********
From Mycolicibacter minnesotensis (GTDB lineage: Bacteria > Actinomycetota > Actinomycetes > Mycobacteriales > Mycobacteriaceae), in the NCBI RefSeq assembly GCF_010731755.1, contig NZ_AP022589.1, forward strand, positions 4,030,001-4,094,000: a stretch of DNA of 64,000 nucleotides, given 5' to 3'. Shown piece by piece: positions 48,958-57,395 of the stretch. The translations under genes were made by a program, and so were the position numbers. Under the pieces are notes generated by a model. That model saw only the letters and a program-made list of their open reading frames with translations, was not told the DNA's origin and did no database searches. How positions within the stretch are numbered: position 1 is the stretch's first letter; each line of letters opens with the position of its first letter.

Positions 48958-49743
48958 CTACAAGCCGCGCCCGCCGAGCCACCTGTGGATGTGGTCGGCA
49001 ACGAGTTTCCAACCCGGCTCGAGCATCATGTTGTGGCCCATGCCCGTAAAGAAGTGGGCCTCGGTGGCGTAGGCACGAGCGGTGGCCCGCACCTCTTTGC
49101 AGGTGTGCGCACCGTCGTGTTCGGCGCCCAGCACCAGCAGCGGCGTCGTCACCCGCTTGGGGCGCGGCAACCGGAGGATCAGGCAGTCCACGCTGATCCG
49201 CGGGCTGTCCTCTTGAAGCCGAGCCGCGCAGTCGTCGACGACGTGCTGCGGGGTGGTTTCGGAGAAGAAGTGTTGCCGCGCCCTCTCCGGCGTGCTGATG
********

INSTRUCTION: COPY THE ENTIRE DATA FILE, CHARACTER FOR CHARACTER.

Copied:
From Mycolicibacter minnesotensis (GTDB lineage: Bacteria > Actinomycetota > Actinomycetes > Mycobacteriales > Mycobacteriaceae), in the NCBI RefSeq assembly GCF_010731755.1, contig NZ_AP022589.1, forward strand, positions 4,030,001-4,094,000: a stretch of DNA of 64,000 nucleotides, given 5' to 3'. Shown piece by piece: positions 48,958-57,395 of the stretch. The translations under genes were made by a program, and so were the position numbers. Under the pieces are notes generated by a model. That model saw only the letters and a program-made list of their open reading frames with translations, was not told the DNA's origin and did no database searches. How positions within the stretch are numbered: position 1 is the stretch's first letter; each line of letters opens with the position of its first letter.

Positions 48958-49743
48958 CTACAAGCCGCGCCCGCCGAGCCACCTGTGGATGTGGTCGGCA
49001 ACGAGTTTCCAACCCGGCTCGAGCATCATGTTGTGGCCCATGCCCGTAAAGAAGTGGGCCTCGGTGGCGTAGGCACGAGCGGTGGCCCGCACCTCTTTGC
49101 AGGTGTGCGCACCGTCGTGTTCGGCGCCCAGCACCAGCAGCGGCGTCGTCACCCGCTTGGGGCGCGGCAACCGGAGGATCAGGCAGTCCACGCTGATCCG
49201 CGGGCTGTCCTCTTGAAGCCGAGCCGCGCAGTCGTCGACGACGTGCTGCGGGGTGGTTTCGGAGAAGAAGTGTTGCCGCGCCCTCTCCGGCGTGCTGATG